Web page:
All indications are that the First 100 Days of the next president will start early, according to an article, “Obama’s 100 Days Start Early,” by Jared Allen in The Hill, which covers Congress. He foresees congressional action right after the elections, given the growing economic problems the country is facing. The recent announcement of a global economic summit on November 15th also portends pre-Inaugural actions.
Similarly, the Washington Post’s Dan Balz describes Franklin Roosevelt’s transition as possibly portentous for the next president-elect in his article, “FDR’s Handling of Turbulent Transition Could Guide Next President.” In reference to a book on that chaotic transition by Jonathan Alter, he notes: “The two met at the White House in late November and found little agreement. Later meetings produced little. At one point, Roosevelt declared, ‘It’s not my baby.’ By Alter’s account, Roosevelt’s standoffish posture was calculated. ‘His political instincts told him that if he were enlisted by Hoover in November, he would not be able to break sharply from the past the following March,’ ” [when the Inauguration was in March, not January].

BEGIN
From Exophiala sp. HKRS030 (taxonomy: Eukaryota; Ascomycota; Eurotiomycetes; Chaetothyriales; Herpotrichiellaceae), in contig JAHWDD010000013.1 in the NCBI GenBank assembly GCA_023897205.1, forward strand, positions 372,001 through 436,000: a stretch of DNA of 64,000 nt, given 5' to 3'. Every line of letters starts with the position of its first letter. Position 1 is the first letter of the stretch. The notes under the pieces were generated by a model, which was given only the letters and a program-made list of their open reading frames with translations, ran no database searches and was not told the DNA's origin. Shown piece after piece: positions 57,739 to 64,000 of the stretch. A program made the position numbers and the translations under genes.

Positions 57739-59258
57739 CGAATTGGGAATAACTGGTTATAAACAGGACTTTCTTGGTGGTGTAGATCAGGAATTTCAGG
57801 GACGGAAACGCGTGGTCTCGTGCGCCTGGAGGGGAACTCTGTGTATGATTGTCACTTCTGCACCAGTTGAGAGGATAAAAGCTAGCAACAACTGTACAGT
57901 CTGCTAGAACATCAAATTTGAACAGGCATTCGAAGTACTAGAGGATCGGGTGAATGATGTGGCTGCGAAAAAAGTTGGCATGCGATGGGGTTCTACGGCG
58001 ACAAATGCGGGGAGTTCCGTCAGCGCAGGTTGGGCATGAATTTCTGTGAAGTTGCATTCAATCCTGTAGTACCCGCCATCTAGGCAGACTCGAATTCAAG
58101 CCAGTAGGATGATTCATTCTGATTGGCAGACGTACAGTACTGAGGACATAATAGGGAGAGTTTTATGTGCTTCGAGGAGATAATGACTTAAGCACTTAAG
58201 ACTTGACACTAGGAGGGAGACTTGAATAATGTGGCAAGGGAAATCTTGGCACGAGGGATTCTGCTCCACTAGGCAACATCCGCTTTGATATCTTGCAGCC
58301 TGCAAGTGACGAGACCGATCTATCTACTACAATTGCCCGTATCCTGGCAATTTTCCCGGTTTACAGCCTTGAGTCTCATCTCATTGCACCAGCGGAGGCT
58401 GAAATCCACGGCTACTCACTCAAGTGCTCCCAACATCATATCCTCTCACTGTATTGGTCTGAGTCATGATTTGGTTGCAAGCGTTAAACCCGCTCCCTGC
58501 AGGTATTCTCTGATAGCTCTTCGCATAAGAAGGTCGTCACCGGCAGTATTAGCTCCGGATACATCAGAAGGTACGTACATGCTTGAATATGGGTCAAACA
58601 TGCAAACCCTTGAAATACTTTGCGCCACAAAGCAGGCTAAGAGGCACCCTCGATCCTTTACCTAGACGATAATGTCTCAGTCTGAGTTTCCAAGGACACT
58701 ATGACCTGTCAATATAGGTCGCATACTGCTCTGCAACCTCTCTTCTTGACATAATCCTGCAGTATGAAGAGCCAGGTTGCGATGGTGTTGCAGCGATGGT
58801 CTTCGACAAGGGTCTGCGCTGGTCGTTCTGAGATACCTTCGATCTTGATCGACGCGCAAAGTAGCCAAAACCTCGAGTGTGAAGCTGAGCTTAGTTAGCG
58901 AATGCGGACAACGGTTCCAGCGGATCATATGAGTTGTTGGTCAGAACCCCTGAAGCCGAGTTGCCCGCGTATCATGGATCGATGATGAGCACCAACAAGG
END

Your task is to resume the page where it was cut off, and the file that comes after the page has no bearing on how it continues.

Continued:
But past may not be prologue. According to a Federal Times article by Gregg Carlstrom, “OMB Kicks Off Sweeping Transition Planning,” the Office of Management and Budget is laying the groundwork for a smooth transition by orchestrating a series of meetings with career agency officials. This early action is unprecedented, but again, we’re facing unprecedented times! Agency officials are trying to inventory and prioritize issues and legislative items that the new administration will face.